I expected my arrival in Vietnam to be a rush. The country worked its way under my skin when I first visited four years ago and now represents the beginning of my big overseas trip – tangible confirmation that I’m really on my way around the world.
Stepping into a wave of humid air outside of Saigon’s Tan Son Nhat airport, I waited for the rush to hit me. Instead I felt tired. Excited too, but mostly just tired. Unable to sleep on the plane, 20 straight hours of traveling had worn me down. We left San Francisco at 1:20pm on Thursday and didn’t land in Saigon until 10:15pm on Friday.
I’d been worried about my Vietnam visa but it turned out to be no problem. Vietnam requires U.S. citizens to have a visa to enter the country, and – unlike in many other countries – you can’t just get one when you arrive. You need to arrange the visa before you get there, usually through the Vietnam embassy in the U.S. Instead I was trying a variation of the visa-on-arrival, where I paid a Vietnam-based service $20 to file a request that would let me pick up my visa at the airport. It seemed a little sketchy, but by using that approach I didn’t have to mail my passport anywhere and I could wait longer before specifying my arrival date. It worked perfectly, despite the fact that I arrived a day late and didn’t have a return ticket. Getting my visa and breezing through customs took no longer than 20 minutes.
My first experience of Vietnamese hospitality happened before I even left the Hong Kong airport. A fellow passenger named Ailien struck up a conversation as we waited to board our flight to Saigon. Turns out she was born in Vietnam and currently lives in Saigon, but she’s a Fulbright Scholar who went to school at Berkeley and spent many years in the U.S. When she heard my story, Ailien offered a lot of helpful advice and said I could crash on her couch. It didn’t seem right to impose on her place, but I did meet up with her for a great dinner at a local noodle restaurant the next night – in other countries it’s always more fun and interesting to hang out with the locals. Thanks again Ailien!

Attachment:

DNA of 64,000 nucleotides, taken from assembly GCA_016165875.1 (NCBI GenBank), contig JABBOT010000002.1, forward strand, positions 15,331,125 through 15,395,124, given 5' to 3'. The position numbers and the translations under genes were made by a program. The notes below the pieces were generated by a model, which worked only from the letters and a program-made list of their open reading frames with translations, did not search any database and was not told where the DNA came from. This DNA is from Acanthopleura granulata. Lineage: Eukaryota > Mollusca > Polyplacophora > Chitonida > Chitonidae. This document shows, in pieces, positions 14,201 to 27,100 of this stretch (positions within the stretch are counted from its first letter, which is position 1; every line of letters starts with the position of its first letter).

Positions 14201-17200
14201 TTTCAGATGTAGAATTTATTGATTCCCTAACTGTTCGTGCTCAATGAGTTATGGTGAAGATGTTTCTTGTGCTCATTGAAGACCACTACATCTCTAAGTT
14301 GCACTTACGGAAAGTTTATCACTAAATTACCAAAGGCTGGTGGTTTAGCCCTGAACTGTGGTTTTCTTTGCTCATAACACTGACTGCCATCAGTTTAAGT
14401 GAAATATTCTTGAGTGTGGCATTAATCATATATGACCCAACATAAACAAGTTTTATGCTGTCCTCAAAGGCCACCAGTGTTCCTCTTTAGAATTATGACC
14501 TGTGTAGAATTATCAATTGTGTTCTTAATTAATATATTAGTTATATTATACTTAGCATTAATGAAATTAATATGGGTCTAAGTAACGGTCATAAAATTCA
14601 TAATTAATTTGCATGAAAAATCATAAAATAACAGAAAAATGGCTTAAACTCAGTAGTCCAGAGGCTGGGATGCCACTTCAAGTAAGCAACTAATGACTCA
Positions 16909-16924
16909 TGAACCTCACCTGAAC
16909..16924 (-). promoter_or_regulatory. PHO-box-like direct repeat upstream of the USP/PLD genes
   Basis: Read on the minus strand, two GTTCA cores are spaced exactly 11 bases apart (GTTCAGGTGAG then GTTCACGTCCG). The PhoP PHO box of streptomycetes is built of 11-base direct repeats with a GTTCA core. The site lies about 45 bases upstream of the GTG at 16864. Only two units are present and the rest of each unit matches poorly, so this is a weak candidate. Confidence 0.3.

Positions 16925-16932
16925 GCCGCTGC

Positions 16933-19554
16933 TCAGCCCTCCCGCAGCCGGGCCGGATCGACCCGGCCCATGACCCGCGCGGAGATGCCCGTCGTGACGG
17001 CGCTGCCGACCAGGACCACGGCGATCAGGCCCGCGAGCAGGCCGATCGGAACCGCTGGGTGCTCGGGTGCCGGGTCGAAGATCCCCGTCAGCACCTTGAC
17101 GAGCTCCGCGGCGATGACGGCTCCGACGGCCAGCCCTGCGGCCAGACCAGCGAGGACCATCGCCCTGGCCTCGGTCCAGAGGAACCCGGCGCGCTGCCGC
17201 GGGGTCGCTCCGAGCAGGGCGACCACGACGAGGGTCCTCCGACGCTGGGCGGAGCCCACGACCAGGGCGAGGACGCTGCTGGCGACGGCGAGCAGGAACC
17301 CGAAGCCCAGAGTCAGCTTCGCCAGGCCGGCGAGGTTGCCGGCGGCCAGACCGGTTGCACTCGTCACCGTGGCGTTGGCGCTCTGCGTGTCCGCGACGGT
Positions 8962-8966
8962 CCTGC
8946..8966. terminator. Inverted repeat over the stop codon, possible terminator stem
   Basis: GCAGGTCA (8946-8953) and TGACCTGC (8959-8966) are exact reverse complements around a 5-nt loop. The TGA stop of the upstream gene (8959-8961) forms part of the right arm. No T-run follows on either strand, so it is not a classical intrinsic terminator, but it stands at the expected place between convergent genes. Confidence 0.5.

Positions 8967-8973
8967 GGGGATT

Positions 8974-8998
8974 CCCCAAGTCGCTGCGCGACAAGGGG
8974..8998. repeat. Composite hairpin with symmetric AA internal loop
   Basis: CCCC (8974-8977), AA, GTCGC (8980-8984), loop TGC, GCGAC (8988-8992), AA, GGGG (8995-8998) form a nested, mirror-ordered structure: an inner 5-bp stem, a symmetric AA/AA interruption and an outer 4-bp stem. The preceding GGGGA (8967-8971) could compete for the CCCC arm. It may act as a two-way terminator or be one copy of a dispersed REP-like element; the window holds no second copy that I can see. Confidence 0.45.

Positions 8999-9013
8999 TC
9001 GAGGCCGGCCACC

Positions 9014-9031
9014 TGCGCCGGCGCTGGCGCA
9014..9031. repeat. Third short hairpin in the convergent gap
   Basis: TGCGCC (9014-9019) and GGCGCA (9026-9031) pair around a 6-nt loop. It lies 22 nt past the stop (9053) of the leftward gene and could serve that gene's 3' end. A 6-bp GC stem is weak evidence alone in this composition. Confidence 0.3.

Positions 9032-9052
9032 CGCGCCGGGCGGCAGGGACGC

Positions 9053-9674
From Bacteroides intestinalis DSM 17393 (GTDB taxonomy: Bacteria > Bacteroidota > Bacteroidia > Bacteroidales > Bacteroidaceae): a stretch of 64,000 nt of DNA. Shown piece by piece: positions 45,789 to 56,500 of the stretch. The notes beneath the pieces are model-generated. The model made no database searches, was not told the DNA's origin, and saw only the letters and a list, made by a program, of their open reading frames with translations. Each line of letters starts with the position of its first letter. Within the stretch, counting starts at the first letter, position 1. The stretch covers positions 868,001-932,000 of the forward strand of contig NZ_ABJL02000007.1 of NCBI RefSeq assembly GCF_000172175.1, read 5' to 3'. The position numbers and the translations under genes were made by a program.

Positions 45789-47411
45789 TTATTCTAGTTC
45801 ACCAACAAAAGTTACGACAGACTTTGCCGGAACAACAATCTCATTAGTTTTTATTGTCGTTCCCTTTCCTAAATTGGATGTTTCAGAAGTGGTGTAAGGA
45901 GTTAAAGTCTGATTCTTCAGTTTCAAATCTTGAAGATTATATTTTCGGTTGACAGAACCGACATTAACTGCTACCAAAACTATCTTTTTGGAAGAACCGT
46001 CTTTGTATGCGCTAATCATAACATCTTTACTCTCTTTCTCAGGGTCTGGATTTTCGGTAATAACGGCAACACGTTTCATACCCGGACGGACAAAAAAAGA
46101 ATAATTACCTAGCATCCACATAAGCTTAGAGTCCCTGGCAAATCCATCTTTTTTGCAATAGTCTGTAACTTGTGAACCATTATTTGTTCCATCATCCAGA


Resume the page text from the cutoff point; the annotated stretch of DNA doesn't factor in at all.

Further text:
Saigon has undeniable energy, but huge, crowded cities just aren’t my thing. By 10am on my first morning I’d already stopped by the Sinh Café to buy the “Open Tour” bus ticket that will take me up the coast to Hanoi, stopping at a series of beach towns along the way: Mui Ne, Da Lat, Nha Trang, Hoi An, and Hue. Three nights in Saigon would be enough so I booked my first bus for Monday morning.
Not too long ago I would have forced myself to check out the same popular tourist attractions I dutifully visited four years ago – the War Remnants Museum, Reunification Palace, the Ben Thanh Market… But I’m getting better at giving myself permission to skip places that don’t particularly interest me. I did attempt a mostly random walking tour that was interrupted by a sudden downpour, and I really enjoyed the time I spent huddled under a storefront awning as I watched the city casually adjust itself to the rain – thin plastic ponchos popping up on the brave few still speeding their motorbikes through the streets, construction workers joking with each other under the cover of a bright orange tarp, children retreating further into their homes to monitor the rain through open doors while they finish their bowls of pho.
On my last day in Saigon I realized I hadn’t taken a single photo yet. Lacking inspiration, I decided to at least get a documentary shot of my hotel, in the backpacker-oriented Pham Ngu Lao area. Hopefully it gives a sense of the constant chaos on the streets.
“Yes,” I answered.
He pointed at me and shouted, “No girlfriend! Ha!” Then he walked away with a big smile on his face.